Kids These Days

August 25, 2022



“Kids these days.” Of all the tropes I loathe, and there are plenty- this one takes the cake. I have to assume that dating back to the time of neanderthals, people used to complain about how “kids these days” just aren’t as tough as they used to be. Each generation assuming only they could bring down a mastodon with one punch, only they were capable of building a decent fire and only they could make deer shapes on cave walls with any proficiency.
I see how my kids behave and get tempted to think the same thing. They are monumentally dumb and lazy at times and I have to wonder how, as a species, is it possible that we continue to survive? I think our chances are bleak with our future dependent on these people that take shelter in my home.

I have to remember though, that not long ago, I was once quite dumb and lazy. Some might even suggest it was as recently as this past weekend. But kids are kids, as they always have been and so shall they remain.
What always strikes me about the “kids these days” cliché is how it overlooks a very important component. PARENTS! Kids these days are being raised by parents these days. The failings of children all go back to one source. So when you hear a person complain about their kids, they are only shouting out their own failings. I am well aware that the shortcomings of my offspring fall at my feet. I have no one else to blame but myself when my son doesn’t know where the kitchen is or when my daughter gets temporarily buried under a pile of her own dirty clothes.

Kids these days are the same as they ever were. They need guidance and direction. They need someone to teach them what to do and how to behave. They have to know what is expected of them. Kids are like the rest of us, if we want them to perform to our expectations, we have to be clear about our expectations and give them the tools to succeed.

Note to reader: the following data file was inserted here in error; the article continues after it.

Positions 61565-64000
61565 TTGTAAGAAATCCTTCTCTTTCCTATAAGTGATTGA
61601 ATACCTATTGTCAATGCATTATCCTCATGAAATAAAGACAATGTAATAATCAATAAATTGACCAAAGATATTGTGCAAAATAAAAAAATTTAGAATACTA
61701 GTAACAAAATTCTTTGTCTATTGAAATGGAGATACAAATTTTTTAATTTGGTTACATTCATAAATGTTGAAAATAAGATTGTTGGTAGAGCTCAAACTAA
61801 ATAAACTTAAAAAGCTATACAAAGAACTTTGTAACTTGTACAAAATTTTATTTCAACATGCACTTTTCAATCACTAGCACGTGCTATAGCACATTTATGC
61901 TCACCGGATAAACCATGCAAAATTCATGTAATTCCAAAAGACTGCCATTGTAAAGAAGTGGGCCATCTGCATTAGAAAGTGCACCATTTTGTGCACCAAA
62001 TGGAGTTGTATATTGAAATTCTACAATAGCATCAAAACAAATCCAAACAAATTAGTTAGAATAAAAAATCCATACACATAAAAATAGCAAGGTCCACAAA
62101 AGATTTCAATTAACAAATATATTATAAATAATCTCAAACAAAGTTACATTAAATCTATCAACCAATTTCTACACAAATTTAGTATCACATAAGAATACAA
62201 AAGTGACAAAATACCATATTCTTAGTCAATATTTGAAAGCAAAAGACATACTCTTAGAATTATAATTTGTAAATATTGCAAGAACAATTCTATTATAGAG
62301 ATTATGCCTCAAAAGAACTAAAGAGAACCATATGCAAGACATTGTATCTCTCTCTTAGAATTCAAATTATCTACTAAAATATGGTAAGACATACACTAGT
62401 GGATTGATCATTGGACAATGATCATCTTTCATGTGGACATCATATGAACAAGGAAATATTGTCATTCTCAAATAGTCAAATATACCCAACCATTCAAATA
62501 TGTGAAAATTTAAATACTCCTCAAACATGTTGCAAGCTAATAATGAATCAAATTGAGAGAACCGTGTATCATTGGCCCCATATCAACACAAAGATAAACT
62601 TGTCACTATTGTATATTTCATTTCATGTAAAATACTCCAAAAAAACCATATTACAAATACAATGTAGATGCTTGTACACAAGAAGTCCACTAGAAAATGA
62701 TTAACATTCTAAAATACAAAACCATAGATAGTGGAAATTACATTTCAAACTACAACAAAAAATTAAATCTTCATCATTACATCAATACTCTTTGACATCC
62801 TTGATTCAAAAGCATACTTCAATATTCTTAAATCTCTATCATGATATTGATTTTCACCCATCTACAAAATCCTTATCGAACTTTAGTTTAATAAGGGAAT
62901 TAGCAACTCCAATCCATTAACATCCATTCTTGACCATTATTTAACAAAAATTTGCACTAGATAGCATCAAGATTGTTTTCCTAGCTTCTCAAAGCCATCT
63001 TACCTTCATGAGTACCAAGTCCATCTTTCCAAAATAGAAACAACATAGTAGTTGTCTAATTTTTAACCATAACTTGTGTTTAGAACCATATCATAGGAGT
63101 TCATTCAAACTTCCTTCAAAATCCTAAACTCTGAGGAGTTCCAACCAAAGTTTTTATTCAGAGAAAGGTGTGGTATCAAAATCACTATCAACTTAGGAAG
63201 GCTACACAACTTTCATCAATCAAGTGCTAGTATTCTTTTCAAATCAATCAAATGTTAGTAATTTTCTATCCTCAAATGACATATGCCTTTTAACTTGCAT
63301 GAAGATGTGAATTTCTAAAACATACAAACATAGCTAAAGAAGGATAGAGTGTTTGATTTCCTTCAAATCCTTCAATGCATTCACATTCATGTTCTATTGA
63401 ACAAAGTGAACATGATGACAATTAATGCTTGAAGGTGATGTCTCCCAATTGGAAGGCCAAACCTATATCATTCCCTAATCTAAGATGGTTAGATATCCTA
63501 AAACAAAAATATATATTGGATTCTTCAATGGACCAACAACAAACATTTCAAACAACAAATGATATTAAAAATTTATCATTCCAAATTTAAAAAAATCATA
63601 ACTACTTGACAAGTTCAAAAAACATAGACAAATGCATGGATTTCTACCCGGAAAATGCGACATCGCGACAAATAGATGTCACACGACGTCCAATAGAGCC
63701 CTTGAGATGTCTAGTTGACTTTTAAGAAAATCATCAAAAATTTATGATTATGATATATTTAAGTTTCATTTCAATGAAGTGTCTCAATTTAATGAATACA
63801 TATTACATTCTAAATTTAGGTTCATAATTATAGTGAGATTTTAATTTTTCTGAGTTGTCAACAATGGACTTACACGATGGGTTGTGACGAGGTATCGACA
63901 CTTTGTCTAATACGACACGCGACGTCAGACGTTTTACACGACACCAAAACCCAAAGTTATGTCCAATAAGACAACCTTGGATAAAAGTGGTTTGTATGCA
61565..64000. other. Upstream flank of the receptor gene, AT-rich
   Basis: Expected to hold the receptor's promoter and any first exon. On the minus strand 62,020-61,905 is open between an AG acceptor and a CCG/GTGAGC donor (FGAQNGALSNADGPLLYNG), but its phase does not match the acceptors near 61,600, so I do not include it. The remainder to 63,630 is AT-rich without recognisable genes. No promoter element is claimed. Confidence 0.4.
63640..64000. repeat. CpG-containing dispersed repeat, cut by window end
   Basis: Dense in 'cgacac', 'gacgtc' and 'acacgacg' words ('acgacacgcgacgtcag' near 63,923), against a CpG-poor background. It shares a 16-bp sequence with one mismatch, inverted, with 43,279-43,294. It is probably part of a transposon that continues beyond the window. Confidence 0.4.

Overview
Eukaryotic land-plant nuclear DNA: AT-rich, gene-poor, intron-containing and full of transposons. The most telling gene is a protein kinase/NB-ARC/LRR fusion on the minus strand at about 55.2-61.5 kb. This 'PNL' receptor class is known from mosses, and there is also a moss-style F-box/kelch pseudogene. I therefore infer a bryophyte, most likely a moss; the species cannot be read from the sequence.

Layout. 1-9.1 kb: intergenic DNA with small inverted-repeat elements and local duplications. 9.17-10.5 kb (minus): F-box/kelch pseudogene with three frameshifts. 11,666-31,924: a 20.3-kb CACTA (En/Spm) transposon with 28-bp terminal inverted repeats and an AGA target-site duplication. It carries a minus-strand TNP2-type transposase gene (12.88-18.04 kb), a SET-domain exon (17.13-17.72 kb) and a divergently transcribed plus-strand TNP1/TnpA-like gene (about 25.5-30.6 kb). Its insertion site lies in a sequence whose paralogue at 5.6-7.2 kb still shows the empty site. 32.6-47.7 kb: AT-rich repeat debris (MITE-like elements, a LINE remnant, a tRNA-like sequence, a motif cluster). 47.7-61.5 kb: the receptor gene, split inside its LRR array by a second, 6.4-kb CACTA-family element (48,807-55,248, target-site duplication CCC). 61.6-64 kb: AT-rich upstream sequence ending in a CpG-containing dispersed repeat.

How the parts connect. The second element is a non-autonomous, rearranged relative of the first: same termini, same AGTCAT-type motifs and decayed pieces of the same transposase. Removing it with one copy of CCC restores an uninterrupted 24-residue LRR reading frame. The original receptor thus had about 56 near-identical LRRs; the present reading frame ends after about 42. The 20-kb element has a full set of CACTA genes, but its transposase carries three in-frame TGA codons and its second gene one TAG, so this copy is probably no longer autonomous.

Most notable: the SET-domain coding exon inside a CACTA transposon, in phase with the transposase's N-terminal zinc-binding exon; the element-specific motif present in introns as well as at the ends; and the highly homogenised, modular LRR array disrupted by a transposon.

I am not trying to defend my kids with this post. They are awful just like their parents (ok, maybe just me). I am attempting to defend a scapegoat that seems to make a convenient excuse for everything a community can’t accomplish.
A month doesn’t pass in which I don’t hear an exasperated volunteer complain how the younger generations just don’t want to get involved. They say “The kids these days, they don’t volunteer, they don’t care about their community.” Oh really? This is the problem in your town? All these people that were born into sprawl-hell are to blame? The people that had nothing to do with the destruction of your town, they are at fault?

Here is the problem with this line of thinking. For one, it’s intellectually lazy. I find it very hard to believe that after thousands of generations of civilization, we have finally arrived at the one generation that just doesn’t give a shit about their community. These are the people that just don’t want to live in a friendly town, these are the kids that don’t want social connections and they are determined not to live in a nice place. It’s preposterous, of course, to assume that the next generation cares any less about community than the one before.

But what is entirely possible, is that the “kids these days” have never experienced a sense community and don’t know what it means, how it behaves, how to foster it or how to support it. It’s actually quite likely that “parents these days” decimated the sense of community and now choose to point fingers instead of taking ownership of the problem.
There is absolutely no logical reason to believe that one generation is any different from another. All kids will behave like kids. Mine behave like I did and now I find myself behaving like my parents. The universal truth is that people are all the same. Town to town, country to country, and generation to generation, people act the same. We value the same things, we want the same things. Most people are great everywhere, but there are also assholes in every single place that mess things up. There isn’t a town of all nice people and there isn’t town full of just assholes, not even Philly.